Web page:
Ewww The Blood
There will be plenty of cutting, suturing, and blood gushing out. While the graphics are more in tone with those of animated graphics, the game is still not for the fainted heart. It's not so bad to a point where it feels like a survival horror game, where blood is splattering everywhere, but more on the lines of having that feeling of losing somebody by seeing the amount of blood. This would have been a perfect simulation, had the developers taken into consideration the attachment of the patients. Not once did I feel bad for my patient. I didn't really care if they lived or died. If more back story was given, then perhaps I would have gave a darn. But aside from that, the character models look slick. The animation for the most part also holds up quite well.
Though the game may seem to have many operations during your time spent with the game, the reality is the game is quite short. With limited back story on the characters going into surgery, a lifeless crew of doctors and nurses, along with the feeling of repetition, Trauma Center is a forgettable experience. Though on its own merits, it still feels like a unique title that is only capable of such feat on the Nintendo DS. However, the execution just didn't captivate like I thought it would. Perhaps, playing doctor just doesn't translate well into a game. But even with that said, the game is over quickly, but it isn't necessarily a bad thing, when the content of the game feels continually recycled.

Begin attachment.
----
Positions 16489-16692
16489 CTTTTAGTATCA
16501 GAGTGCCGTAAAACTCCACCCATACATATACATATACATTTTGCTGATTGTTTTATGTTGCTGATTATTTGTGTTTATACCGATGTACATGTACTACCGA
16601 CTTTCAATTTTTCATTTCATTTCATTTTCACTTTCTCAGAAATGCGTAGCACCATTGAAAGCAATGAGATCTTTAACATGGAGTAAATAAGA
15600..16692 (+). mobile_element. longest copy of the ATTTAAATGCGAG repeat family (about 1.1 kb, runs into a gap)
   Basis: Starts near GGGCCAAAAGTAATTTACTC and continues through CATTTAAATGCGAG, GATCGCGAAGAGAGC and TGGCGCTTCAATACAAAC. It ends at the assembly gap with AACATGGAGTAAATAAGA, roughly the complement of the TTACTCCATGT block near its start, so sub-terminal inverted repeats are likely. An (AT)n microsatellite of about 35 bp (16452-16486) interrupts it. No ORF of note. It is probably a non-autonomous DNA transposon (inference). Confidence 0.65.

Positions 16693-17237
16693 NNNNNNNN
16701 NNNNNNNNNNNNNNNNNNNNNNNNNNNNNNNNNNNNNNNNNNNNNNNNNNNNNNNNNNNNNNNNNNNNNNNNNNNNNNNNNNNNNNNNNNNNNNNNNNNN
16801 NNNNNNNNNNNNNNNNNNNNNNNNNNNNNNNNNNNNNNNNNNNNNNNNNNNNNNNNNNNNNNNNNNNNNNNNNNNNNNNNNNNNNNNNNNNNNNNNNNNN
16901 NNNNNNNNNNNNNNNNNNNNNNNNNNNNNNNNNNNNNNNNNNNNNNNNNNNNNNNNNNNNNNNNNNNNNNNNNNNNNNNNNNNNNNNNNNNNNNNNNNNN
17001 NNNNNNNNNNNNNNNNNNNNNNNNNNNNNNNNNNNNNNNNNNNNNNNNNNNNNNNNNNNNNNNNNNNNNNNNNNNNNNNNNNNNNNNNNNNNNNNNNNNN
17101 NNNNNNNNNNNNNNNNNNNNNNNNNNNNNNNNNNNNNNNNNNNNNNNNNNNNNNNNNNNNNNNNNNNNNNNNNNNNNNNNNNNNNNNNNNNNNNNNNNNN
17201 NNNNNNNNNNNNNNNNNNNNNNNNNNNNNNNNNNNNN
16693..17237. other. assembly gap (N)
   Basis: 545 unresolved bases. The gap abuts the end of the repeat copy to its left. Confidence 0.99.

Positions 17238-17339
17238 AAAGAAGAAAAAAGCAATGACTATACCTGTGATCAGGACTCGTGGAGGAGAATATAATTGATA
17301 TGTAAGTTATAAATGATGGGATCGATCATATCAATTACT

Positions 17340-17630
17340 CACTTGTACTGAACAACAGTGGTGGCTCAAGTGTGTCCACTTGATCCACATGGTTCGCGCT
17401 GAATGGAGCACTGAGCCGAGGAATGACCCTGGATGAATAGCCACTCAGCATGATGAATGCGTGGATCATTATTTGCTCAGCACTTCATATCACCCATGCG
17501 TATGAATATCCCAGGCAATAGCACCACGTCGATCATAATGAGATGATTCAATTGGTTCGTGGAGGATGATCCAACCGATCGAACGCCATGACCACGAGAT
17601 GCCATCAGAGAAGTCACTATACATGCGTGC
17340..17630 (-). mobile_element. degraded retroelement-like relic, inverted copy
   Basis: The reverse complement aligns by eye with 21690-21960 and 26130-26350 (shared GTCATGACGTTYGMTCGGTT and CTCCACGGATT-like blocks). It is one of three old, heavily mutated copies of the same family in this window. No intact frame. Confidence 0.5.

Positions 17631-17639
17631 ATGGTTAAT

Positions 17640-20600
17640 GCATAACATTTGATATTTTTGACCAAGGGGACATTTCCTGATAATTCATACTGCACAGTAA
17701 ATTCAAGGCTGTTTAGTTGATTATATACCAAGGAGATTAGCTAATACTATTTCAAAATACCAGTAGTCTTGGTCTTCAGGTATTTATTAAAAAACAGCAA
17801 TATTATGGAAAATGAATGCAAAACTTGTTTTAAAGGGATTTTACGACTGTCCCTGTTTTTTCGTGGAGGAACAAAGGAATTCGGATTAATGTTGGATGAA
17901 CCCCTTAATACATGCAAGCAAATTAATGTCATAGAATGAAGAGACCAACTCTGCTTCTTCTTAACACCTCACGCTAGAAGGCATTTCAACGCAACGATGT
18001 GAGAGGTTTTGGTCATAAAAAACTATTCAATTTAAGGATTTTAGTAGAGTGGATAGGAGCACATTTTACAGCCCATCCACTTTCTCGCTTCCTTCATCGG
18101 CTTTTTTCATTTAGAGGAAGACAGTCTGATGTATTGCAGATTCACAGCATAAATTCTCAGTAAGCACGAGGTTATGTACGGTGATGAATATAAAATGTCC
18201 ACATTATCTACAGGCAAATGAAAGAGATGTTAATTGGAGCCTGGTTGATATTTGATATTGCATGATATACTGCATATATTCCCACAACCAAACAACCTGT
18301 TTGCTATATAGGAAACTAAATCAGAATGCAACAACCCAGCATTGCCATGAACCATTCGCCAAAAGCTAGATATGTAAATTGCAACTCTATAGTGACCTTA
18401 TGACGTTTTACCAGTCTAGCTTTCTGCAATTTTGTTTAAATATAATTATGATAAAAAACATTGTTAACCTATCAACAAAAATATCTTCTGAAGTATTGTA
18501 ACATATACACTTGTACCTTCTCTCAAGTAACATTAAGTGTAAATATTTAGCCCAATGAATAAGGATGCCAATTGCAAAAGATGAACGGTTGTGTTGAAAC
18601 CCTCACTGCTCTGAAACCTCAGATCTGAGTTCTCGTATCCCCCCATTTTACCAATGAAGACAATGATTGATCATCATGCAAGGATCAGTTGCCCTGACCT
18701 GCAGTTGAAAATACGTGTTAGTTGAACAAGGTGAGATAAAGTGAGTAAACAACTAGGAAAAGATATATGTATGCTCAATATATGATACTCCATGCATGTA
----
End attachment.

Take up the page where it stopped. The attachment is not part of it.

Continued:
Glad I'm not a med student
Trauma Center does have a few things going for it. For one, the stylus is implemented with great effect. Using the stylus, you can use it as your knife or a needle. Simply put, this unique approach is enough to keep this game from totally failing. But even with that said, there simply isn't enough variety to make this game a serious contender in the DS' all-star filled lineup. It may be worth it to give it a rent and play around with it a bit, but in the end, it starts getting repetitive. There are certainly better games on the Nintendo DS, and unless you have a huge craving to cut something up, then I suggest passing on the 29.99 price tag (34.99 in some places). Unless of course, you just got done with Scrubs and dying to play the role of doctor. But who could blame you? It's an awesome show. Wish I could say the same about Trauma Center
+ Good use of the stylus
+ Solid graphics
+ The uniqueness makes it fun at first
+ Healing touch is a nice concept
- Fairly short
- Lack of back story
- Lifeless characters
- Repetitive gameplay mechanics
Reviewer's Score: 6/10 | Originally Posted: 06/05/06